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Trust Me af John Updike
Indlæser...

Trust Me (original 1987; udgave 1987)

af John Updike (Forfatter)

MedlemmerAnmeldelserPopularitetGennemsnitlig vurderingOmtaler
509336,269 (3.62)11
The theme of trust, betrayed or fulfilled, runs through this collection of short stories: Parents lead children into peril, husbands abandon wives, wives manipulate husbands, and time undermines all. Love pangs, a favorite subject of the author, take on a new urgency as earthquakes, illnesses, lost wallets, and deaths of distant friends besiege his aging heroes and heroines. One man loves his wife's twin, and several men love the imagined bliss of their pasts; one woman takes an impotent lover, and another must administer her father's death. Bourgeois comforts and youthful convictions are tenderly seen as certain to erode: "Man," as one of these stories concludes, "was not meant to abide in paradise."… (mere)
Medlem:RenzeeLee
Titel:Trust Me
Forfattere:John Updike (Forfatter)
Info:Knopf (1987), Edition: 1st, 302 pages
Samlinger:Dit bibliotek
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Nøgleord:Ingen

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Trust Me af John Updike (1987)

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Suburbia is boring.

Well, at least, in John Updike’s hands it is boring.

What we have within Trust Me is a collection of upper-middle-class people (I think that is the correct classification) who have nothing to complain about, yet find ways to complain. And that complaining is generally reflected in their choices – choices that show a disinterest in their own lives. (Which raises the question, if they are not interested, why should I be?) Multiple marriages, affairs, divorces, bratty children, boring children – yawn, life goes on for the poor, downtrodden happy-lifers.

I would like to argue that this disconnect is a function of how time has taken its toll on the effectiveness of these stories. But a quick glance at the publication date shows that many of these stories are set in the 80s, yet they all feel as if they are set in the 60’s and 70’. The content and themes become a rehashing of old concepts that really don’t matter anymore.

Let me note that I am a fan of Updike’s. The Rabbit novels, as one example, are excellent. However, this collection…not so much. It is a collection of stories about people I just don’t care about. They are boring, they are tedious, they are narcissistic, they are just not worth my time. In different stories, in different hands, maybe I could have cared. But Updike’s style leaves no impression but their underserved ennui.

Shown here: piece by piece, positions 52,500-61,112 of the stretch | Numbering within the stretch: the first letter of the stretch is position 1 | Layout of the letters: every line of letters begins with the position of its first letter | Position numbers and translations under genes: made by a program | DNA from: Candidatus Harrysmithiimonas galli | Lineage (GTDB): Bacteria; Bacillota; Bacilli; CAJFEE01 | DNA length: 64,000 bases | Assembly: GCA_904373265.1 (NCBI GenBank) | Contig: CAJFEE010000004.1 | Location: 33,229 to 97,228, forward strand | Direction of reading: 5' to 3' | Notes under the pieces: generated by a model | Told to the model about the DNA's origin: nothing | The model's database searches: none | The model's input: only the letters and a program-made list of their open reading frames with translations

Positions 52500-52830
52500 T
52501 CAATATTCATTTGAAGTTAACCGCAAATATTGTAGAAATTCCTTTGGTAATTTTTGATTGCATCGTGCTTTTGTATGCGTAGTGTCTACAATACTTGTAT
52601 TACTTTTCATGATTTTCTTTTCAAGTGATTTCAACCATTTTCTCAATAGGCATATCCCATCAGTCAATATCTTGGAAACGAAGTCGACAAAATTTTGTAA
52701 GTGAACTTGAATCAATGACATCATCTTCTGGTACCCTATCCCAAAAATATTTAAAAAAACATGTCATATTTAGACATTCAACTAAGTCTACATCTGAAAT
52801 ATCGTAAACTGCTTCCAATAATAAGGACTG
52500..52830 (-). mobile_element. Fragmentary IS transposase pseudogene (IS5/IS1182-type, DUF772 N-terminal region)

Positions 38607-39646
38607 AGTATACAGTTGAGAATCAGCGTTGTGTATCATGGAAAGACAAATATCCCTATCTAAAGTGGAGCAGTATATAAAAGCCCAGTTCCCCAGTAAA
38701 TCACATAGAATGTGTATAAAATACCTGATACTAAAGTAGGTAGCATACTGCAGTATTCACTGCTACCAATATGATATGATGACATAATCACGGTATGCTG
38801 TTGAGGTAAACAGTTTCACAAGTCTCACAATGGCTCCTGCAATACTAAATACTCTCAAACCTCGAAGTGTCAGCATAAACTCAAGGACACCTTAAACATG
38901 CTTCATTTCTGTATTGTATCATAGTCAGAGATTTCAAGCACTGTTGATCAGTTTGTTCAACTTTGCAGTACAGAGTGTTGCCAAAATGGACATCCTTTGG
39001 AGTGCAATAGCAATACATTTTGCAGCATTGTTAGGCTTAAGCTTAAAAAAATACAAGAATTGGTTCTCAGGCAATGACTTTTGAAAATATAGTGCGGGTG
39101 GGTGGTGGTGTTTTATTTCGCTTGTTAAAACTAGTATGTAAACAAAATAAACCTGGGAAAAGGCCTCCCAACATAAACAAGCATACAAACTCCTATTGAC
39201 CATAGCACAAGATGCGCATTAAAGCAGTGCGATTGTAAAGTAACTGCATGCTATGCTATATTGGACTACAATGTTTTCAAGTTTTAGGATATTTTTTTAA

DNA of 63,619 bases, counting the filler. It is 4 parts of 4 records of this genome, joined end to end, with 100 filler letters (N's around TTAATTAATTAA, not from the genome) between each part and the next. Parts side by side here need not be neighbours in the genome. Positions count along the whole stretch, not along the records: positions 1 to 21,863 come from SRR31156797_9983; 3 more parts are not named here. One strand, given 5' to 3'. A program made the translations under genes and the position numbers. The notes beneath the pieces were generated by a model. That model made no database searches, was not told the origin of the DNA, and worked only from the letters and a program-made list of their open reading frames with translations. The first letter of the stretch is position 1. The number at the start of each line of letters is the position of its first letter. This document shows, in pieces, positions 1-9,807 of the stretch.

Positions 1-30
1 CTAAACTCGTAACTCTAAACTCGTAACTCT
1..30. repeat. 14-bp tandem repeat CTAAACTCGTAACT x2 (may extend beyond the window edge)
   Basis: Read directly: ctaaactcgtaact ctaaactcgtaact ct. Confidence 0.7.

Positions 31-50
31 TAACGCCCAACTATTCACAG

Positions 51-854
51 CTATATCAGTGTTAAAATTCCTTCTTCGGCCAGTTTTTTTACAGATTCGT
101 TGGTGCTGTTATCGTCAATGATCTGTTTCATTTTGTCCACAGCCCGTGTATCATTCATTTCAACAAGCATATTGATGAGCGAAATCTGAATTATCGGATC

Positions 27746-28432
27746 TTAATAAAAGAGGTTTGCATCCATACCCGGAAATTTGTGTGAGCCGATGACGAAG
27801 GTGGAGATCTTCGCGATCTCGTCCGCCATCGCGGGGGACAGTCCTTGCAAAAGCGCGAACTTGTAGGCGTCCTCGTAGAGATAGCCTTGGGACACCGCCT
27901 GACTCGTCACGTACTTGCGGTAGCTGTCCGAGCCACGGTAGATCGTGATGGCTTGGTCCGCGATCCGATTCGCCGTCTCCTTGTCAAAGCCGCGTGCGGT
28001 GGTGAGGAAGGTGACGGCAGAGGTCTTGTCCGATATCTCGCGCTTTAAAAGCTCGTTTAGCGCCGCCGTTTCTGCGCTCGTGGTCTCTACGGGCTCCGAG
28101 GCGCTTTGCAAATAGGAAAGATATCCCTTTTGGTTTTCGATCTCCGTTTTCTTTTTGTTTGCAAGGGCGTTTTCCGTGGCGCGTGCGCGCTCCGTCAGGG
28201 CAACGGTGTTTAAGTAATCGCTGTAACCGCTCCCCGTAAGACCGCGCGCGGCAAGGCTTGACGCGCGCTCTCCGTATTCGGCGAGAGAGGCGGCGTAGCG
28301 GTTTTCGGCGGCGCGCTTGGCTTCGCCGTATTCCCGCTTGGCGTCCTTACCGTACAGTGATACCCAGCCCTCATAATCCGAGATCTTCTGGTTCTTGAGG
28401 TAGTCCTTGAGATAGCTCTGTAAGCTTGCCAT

It may not be popular to pick on a writer of Updike’s stature, and maybe I am missing something, or maybe this is not representative of his best, but it is not worth my time to be bored by boring people. ( )
  figre | Oct 24, 2020 |
Incisive, honest stories about the failures and foibles of human relationships. The subjects are not endearing, but the prose is masterful. There are also very funny bits. ( )
  Misprint | Aug 31, 2020 |
Many of these stories may be acutely observed and well-worded assessments of life. Countless reviews tell me so, and on the whole I would agree. Other reviewers will tell you that this short story collection is tedious and samey, re-treading and re-treading and re-treading the same middle-aged, mid-western, white upper-middle-class preoccupations of adultery, divorce, and possibly ageing. I'm in full agreement with that sentiment, too. Unfortunately, the latter wins out.

Some of these stories are really, really good, and would have earned a high rating, either on their own or in a more varied bundle of stories. But I can't stand another one of Updike's obsessive musings about failing relationships. I've given him a fair shake, but I will never read anything by him again. ( )
  Petroglyph | Nov 8, 2018 |
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To John, Jason, and Ted, trusting and trustworthy.
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When Harold was three or four, his father and mother took him to a swimming pool. ("Trust Me")
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The theme of trust, betrayed or fulfilled, runs through this collection of short stories: Parents lead children into peril, husbands abandon wives, wives manipulate husbands, and time undermines all. Love pangs, a favorite subject of the author, take on a new urgency as earthquakes, illnesses, lost wallets, and deaths of distant friends besiege his aging heroes and heroines. One man loves his wife's twin, and several men love the imagined bliss of their pasts; one woman takes an impotent lover, and another must administer her father's death. Bourgeois comforts and youthful convictions are tenderly seen as certain to erode: "Man," as one of these stories concludes, "was not meant to abide in paradise."

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